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FIRE STATION on Oak Grove Avenue

Original post made by Jim, Menlo Park: Downtown, on Aug 7, 2014

I've read in the newspaper that the Fire District may have to close their Downtown Fire Station #6 located on Oak Grove Avenue, corner of Hoover Street, that in part, serves the DOWNTOWN AREA. That station is very, very old and is falling apart before our eyes. It was built in 1953, not long after the city was incorporated in 1927. The Downtown Fire Station needs to be modernized to meet current codes and fire safety standards.

If the station closes, what will be left to primarily serve the downtown area is Fire Station #1 on Middlefield Road and the Fire Station #4 on Alameda de las Pulgus. Quite frankly, by the time these firefighters arrive, it could be curtains for many. Old wood structures commonly found in the downtown area, without fire sprinkler systems, could burn very quickly - and take neighboring properties with them.

I'm not sure what the solution is. However, the City Council, as leaders in our community, needs to help find an answer. There is much at stake. I trust that they will spend the time reviewing the options and using their best judgment to find ways to safeguard our community.

For more information on this important matter, please refer to the Fire District Staff Report, dated June 30, 2014 and consisting of 32 pages, shown below.

Web Link

For more information on the Oak Grove Avenue fire station, refer to the web page shown below.

Web Link

This may be a complex issue, but nevertheless an important one that begs for a solution.

Comments (5)

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Posted by Peter Carpenter
a resident of Atherton: Lindenwood
on Aug 7, 2014 at 2:37 pm

Peter Carpenter is a registered user.

The Staff Reports correctly states why the Fire Board decided to look for alternative sites to continue to fulfill its responsibility to serve the downtown area:

"In the event that the City makes the determination that the Initiative applies to the Station 6 Project, the District would either have to contest that determination in court or obtain voter approval for the Station 6 Project. This would delay the Project by at least six months to a year and cost the District approximately $95,000 in election costs."

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Posted by George
a resident of Menlo Park: Downtown
on Aug 10, 2014 at 5:26 pm

Few seem to be concerned about a Fire Station until they have a fire, or a medical emergency. When that happens, time is of the essence and there is no better way to respond then to be located near-by.

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Posted by Peter Carpenter
a resident of Atherton: Lindenwood
on Aug 11, 2014 at 10:34 am

Peter Carpenter is a registered user.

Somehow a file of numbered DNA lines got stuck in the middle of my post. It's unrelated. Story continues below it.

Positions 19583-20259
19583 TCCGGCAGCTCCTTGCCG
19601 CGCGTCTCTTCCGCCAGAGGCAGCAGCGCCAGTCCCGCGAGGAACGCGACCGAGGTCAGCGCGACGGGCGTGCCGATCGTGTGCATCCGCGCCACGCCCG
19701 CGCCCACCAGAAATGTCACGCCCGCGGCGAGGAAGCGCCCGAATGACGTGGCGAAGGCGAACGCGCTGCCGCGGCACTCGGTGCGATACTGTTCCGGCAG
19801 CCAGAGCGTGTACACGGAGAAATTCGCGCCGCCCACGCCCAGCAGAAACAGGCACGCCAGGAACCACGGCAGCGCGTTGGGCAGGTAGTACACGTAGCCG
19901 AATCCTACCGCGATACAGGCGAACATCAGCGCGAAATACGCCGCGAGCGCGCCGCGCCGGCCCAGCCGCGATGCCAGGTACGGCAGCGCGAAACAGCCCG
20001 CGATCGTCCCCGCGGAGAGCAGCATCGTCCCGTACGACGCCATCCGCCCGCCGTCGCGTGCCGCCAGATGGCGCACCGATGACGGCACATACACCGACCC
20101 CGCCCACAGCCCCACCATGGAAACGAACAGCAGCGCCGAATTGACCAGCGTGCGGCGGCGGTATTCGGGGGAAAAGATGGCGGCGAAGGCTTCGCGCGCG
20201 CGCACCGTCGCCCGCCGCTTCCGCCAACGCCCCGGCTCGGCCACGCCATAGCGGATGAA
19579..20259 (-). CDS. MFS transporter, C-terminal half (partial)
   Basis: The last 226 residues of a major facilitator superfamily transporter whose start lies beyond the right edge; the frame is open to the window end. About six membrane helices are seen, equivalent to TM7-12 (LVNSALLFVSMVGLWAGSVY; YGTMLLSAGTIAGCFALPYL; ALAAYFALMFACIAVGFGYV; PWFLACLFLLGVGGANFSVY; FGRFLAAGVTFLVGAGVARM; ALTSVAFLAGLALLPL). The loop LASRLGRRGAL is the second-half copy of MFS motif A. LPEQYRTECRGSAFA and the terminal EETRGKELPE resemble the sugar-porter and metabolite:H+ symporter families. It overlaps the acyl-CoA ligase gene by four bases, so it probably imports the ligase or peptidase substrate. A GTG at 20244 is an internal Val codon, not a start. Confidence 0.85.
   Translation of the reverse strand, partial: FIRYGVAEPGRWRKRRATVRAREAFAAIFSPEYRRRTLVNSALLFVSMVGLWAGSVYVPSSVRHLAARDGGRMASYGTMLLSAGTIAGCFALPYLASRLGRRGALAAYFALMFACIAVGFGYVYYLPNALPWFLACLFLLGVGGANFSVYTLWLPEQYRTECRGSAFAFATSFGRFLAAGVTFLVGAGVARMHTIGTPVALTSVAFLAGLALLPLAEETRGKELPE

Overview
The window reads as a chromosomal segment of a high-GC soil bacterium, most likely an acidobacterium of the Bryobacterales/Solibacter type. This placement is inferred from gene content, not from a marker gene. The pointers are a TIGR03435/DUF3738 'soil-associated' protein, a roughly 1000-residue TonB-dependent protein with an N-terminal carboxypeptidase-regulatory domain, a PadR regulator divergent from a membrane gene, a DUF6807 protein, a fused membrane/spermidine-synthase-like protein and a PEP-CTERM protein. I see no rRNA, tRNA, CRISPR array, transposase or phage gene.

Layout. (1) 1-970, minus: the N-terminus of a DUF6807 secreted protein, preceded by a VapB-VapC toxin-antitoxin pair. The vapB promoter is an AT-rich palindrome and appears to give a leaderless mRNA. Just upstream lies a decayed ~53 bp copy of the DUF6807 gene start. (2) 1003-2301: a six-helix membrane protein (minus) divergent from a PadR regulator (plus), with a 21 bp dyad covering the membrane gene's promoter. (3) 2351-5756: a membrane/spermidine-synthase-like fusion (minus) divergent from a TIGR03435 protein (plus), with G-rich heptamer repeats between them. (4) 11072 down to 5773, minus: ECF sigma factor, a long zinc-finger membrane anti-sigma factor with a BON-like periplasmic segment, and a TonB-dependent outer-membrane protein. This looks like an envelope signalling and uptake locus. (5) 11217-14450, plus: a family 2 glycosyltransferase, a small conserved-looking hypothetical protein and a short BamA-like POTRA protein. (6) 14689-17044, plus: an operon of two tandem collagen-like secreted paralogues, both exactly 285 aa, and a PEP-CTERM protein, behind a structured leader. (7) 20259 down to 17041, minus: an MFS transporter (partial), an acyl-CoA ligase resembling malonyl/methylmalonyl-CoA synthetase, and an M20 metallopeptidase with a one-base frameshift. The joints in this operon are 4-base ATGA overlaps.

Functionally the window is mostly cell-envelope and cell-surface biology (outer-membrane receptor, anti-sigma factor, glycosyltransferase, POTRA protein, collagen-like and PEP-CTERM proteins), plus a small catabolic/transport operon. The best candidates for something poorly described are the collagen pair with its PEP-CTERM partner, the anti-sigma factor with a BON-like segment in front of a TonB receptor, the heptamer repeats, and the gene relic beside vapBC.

Here is exactly what the Fire Board decided regarding Station 6:

"Upon motion by Director Carpenter, seconded by Director Silano, the Board hereby determines that since the City of Menlo Park is unwilling to proceed expeditiously regarding Station 6 that no additional expenditures will be made to rebuild Station 6 at its current location and the District will consider alternate locations. (Vote: 3-0-1; Abstain: Kiraly; Absent: Bernstein)"

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Posted by Bob
a resident of Menlo Park: Downtown
on Aug 11, 2014 at 3:43 pm

This is good example of a non-collaborative working relationship between the FD and City. Woodside FD and Woodside and Portola Valley and Central County FD and Hillsborough and Burlingame don't seem to have these issues. The City needs to get its act together so the FD can manage its station upgrades.

Most cities the size of MP have a fire station that can adequately serve and is located in the downtown area. Station 6 needs to be updated and "George" reflects what some people believe. History has proven that one is needed in this area.

Also, having a fire station in the downtown area attracts 'visitors' as they walk by, especially children who want to see the big red fire trucks.

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Posted by Peter Carpenter
a resident of Atherton: Lindenwood
on Aug 11, 2014 at 4:07 pm

Peter Carpenter is a registered user.

As a comparison go look at the new Station 2 being built on University Ave in East Palo Alto.
The planning for the East Palo Alto station and its 100 ft antenna started at the same time as the planning for the Menlo Park Station 6 replacement. The 100 ft antenna, which allows the Fire District to have line of sight communications with most of the bay area, was completed a year ago - and would never have been allowed in Menlo Park. And the East Palo Alto station will be completed by the end of this year.

In the meantime the Fire District is still looking for an acceptable site in Menlo Park that the city is willing to approve.

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